A Belgian proposal [192] concerning requirements of official permits did not win the necessary support. As far as governmental or judicial approval is required for the validity of a contract or of particular obligations - e.g., an export license, etc. - it is a question governed by domestic law on the basis of Article 4(a). This also applies to the time the contract takes effect, in the event that the required approval is not retroactive.[193]

4. Culpa in Contrahendo

Finally, the Conference rejected a proposal by the German Democratic Republic which would have introduced a general culpa in contrahendo (= precontractual) liability.[194] The proposal was especially intended to cover those cases in which contract negotiations have already progressed so far that one side, relying on the belief that a contract would materialize, has made considerable expenditures. Because of its general wording, however, the proposed rule could not have been limited to such cases. First, it would have affected a number of problems which arise outside the Uniform Law for International Sales, for example the liability for the invalidity of the contract caused by neglect of form requirements, the liability of an agent without authority and damages in case of avoidance for mistake. For some individual matters governed by the Convention, it would have raised the difficult question of the relation between this liability and the remedies and rules of CISG, e.g., for lack of conformity and for revocation of an offer. Hence, the motion by the German Democratic Republic failed. Damages caused by one party to the other in the course of contract negotiations, therefore, remain subject to regulation by the domestic law applicable according to conflict rules. In this field, domestic laws offer quite different legal bases [194a] for liability.[195] [page 57]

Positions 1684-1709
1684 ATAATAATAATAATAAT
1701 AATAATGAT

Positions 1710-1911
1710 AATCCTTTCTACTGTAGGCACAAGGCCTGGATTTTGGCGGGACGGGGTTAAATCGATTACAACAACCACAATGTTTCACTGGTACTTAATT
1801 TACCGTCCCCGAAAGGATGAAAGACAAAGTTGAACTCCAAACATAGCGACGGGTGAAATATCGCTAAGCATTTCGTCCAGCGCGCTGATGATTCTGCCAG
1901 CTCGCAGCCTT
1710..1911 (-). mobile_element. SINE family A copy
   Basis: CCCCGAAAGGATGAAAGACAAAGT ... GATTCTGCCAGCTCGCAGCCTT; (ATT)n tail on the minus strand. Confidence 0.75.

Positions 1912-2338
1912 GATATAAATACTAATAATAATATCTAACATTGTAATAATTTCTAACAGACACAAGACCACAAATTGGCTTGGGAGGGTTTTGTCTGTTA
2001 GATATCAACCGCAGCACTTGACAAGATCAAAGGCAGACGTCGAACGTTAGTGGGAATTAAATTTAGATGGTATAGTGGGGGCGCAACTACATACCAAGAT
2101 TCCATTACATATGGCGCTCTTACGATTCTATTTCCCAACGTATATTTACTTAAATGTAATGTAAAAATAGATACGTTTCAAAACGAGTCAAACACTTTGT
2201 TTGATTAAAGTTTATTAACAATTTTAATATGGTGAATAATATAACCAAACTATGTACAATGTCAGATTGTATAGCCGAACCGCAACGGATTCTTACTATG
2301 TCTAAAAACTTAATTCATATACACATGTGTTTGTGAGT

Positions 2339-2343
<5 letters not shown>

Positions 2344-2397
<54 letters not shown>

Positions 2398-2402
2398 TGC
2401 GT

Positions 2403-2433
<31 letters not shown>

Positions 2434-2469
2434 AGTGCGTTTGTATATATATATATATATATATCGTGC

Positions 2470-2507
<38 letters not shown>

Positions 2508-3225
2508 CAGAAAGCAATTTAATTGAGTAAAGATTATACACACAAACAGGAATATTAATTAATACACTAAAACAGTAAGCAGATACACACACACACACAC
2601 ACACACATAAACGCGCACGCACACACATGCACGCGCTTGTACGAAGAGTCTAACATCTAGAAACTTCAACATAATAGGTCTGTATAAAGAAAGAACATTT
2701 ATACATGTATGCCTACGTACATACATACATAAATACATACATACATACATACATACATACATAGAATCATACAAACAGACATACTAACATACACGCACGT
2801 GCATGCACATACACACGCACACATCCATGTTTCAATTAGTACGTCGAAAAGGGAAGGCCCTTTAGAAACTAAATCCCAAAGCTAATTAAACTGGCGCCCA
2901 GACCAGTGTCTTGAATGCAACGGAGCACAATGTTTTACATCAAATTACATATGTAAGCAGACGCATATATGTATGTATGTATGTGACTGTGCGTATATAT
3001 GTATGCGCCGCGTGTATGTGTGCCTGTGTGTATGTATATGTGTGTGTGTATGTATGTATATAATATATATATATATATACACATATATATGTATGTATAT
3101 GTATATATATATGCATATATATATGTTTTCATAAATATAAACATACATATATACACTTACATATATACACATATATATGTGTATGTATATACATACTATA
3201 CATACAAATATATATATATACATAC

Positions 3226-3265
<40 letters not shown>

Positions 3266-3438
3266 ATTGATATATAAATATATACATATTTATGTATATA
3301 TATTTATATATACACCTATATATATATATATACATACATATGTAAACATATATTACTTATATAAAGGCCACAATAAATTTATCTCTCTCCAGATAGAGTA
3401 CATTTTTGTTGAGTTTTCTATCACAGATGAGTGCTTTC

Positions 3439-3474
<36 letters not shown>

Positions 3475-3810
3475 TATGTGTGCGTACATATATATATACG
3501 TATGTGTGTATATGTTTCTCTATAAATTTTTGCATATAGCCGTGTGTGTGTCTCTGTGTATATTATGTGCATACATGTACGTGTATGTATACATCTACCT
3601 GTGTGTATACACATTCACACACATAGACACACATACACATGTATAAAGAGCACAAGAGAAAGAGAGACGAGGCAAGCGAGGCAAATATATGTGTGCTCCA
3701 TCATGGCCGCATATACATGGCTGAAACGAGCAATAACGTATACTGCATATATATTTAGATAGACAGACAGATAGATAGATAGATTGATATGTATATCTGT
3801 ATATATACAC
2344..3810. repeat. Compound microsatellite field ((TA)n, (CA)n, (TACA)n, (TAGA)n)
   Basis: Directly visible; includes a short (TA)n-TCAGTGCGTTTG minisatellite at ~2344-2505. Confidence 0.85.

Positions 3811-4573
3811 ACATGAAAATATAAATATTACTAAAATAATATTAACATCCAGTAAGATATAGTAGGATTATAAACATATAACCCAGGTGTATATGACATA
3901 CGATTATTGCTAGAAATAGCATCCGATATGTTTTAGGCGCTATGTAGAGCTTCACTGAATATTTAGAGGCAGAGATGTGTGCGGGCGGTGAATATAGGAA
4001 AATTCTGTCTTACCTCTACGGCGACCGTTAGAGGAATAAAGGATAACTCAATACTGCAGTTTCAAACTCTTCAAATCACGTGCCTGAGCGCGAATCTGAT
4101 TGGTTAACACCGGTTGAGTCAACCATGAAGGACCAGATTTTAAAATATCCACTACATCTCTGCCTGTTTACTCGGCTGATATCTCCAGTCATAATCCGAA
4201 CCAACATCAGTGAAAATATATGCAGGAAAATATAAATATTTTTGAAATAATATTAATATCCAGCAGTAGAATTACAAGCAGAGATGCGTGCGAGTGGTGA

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FOOTNOTES

* The author of this book participated at the Conference as a member of the delegation from the Federal Republic of Germany. The views expressed here are personal to the author and do not necessarily represent the position of the F.R.G. or its delegation.

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186. See A/Conf. 97/C.1/L.87 (= O.R. 96) (motion); A/Conf. 97/C.1/SR.10 at 12 et seq. (= O.R. 219 et seq.) (debate).

187. This was the argument of one of the West German delegates (not the author). See A/Conf. 97/C.1/SR.10 at 12-13 (= O.R. 225).

188. Concerning ULF Article 7, see Schlechtriem, "Die Kollision von Standardbedingungen nach BGB and Einheitlichem Kaufabschlussgesetz," 1974 BB 1310-11.

189. Cf. A/Conf. 97/C.1/SR.5 at 4 18 (= O.R. 256).

190. See supra at IV.C.

191. But see Huber at 449-450.

192. A/Conf. 97/C.1/L.89 (= O.R. 98).

193. The time the contract is formed under Article 23 may therefore differ from the time it takes effect.

194. A/Conf. 97/C.1/L.95 (= O.R. 295).

194a. See also Honnold, Commentary 147.

195. Of course, domestic law is irrelevant as long as the issue is a matter regulated by CISG. For example, a party cannot be liable under domestic law for legitimately revoking an offer under Article 16; otherwise the balance between revocability and contractual commitment could be disturbed by domestic remedies.

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Pace Law School Institute of International Commercial Law - Last updated June 14, 2000